Jewish law is unequivocal in establishing absolutely, and uncompromisingly, that the dead must be buried in the earth. Man's body returns to the earth as it was. The soul rises to God, but the physical shelter, the chemical elements that clothed the soul, sink into the vast reservoir of nature. God's words to Adam are, "For dust thou are and unto dust shalt thou return." Later, the Bible crystallizes God's words into positive law, ki kavor tikberenu, "Thou shalt surely bury him" (Deuteronomy 21:23).

In our society there exist contradictory tendencies that reflect man's confusion in treating the dead. Shall he hasten the dispatch of the deceased, or preserve the body and delay the inevitable decay? Some choose to embalm the deceased, deposit them in metal cases, encase the caskets in concrete Vaults, or store them in mausoleums. They strive to preserve the remains, although they know quite well that eventually the forces of decomposition will triumph. Others wish to avoid even the normal, steady decay of nature, and choose to cremate the remains and reduce the deceased to ash without pomp or ceremony. The ash is either stored in an urn and shelved, or left in the basement of the chapel, or strewn over the ocean by plane, or buried in a small box.

The Torah absolutely and unqualifiedly insists on the natural decomposition of the remains. The wood of the casket, the cloth of the shrouds, the unembalmed body decompose in nature's own steady way. No artificiality, no slowing or hurrying of this process is permitted. The world goes on in its own pace. Those who die must follow the law of nature and the world.


Cremation is never permitted. The deceased must be interred, bodily, in the earth. It is forbidden-in every and any circumstance-to reduce the dead to ash in a crematorium. It is an offensive act, for it does violence to the spirit and letter of Jewish law, which never, in the long past, sanctioned the ancient pagan practice of burning on the pyre. The Jewish abhorrence of cremation has already been noted by Tacitus, the ancient historian, who remarked (upon what appeared to be a distinguishing characteristic) that Jews buried, rather than burned their dead.

  • Even if the deceased willed cremation, his wishes must be ignored in order to observe the will of our Father in Heaven. Biblical law takes precedence over the instructions of the deceased.

  • Cremated ashes may not be buried in a Jewish cemetery. There is no burial of ashes, and no communal responsibility to care, in any way, for the burned remains. The only exception is when the government decrees that the ashes be buried in the ground, and there is no other burial plot available to the family. For such unusual cases a portion of the Jewish cemetery must be marked off and set aside.

  • Jewish law requires no mourning or Shiva for the cremated. Those who are cremated are considered by tradition to have abandoned, unalterably, all of Jewish law and, therefore, to have surrendered their rights to posthumous honor.1

Mausoleums and Concrete Vaults

The specific biblical mandate of interment refers to burial in the earth. This means that:

  1. A mausoleum is permissible only if the deceased is buried in the earth itself, and the mausoleum is built around the plot of earth. This was frequently done for scholars, communal leaders, those who have contributed heavily to charity, and people of renown.

  2. However, to have the deceased buried above the ground, not surrounded by earth within the mausoleum, is unquestionably prohibited. The Bible repeats its injunction: kavor tikberenu, "bury thou shalt surely bury," to emphasize that it is not a legal burial if the casket is left above the earth.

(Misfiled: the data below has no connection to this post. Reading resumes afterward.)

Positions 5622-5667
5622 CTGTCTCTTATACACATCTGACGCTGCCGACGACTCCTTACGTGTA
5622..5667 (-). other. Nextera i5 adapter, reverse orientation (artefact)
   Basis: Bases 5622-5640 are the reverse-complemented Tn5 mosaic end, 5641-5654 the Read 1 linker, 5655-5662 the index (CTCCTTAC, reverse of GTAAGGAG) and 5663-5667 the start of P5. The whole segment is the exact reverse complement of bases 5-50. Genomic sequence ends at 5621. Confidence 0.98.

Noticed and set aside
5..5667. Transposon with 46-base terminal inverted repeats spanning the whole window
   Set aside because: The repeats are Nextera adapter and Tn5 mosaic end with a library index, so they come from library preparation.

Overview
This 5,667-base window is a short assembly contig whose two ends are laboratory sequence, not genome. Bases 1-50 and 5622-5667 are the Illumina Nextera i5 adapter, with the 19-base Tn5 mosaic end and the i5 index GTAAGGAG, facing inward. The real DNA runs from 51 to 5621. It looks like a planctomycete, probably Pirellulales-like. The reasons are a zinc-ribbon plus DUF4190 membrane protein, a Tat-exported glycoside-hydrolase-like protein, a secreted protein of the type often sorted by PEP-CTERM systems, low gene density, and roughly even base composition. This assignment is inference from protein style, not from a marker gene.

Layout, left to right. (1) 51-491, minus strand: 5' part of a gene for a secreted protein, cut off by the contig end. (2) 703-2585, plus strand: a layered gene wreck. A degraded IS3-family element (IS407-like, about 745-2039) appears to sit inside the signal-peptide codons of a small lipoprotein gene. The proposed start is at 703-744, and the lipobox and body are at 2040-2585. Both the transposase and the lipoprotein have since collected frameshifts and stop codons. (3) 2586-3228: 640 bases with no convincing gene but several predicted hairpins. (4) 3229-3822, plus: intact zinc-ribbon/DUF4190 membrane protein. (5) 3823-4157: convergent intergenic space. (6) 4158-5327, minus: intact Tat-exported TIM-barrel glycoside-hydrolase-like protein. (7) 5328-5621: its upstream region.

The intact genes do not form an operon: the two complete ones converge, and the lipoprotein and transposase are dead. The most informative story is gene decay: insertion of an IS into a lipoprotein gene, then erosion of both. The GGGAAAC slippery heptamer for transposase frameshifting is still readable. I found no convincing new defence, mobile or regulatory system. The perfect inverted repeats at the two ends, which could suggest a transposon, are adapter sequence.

3. If the deceased willed burial in a mausoleum, one should not follow the will in such a case, even though in most instances his will is iron-clad and obligatory upon the mourners.

  4. In certain parts of the country the earth is unstable and shifting, and government authorities require caskets to be enclosed in concrete vaults. In such cases, vaults are acceptable. In other instances, where the motive is solely to preserve the remains, it is preferable not to use the vault. Clearly, the concrete vault is not in the spirit of the tradition, and should be avoided where possible. However, theoretically it is permitted.

Burial of Limbs

The blood and limbs of an individual are considered by Jewish law to be part of the human being. As such, they require burial. If the deceased was found with severed limbs, or with blood-stained clothes, both the limbs and the clothes must be buried with him.

If limbs were amputated during one's lifetime, they require burial in the person's future gravesite. If he does not own a plot as yet, or if he is squeamish in this regard, it should be buried in a separate plot, preferably near the graves of members of his family. The limbs are cleansed and placed in the earth. No observance of mourning is necessary.

Donation of Limbs to Hospitals

Jewish law generally discourages contribution of one's limbs to hospitals. If one has absolutely stipulated that a limb be donated for medical research, the question of following his will depends on many details, and requires rabbinic research. It is best, therefore, to consult an expert on Jewish law. At any rate, even if it were permitted, the limb would require burial when it is no longer in use by the medical institution.

The donations of eyes to an eye bank is a subject of rabbinic discussion. Important authorities have considered it entirely permissible. Other transplantations, such as heart and kidney, etc., are too complex an issue of medical ethics and halacha for discussion in these pages.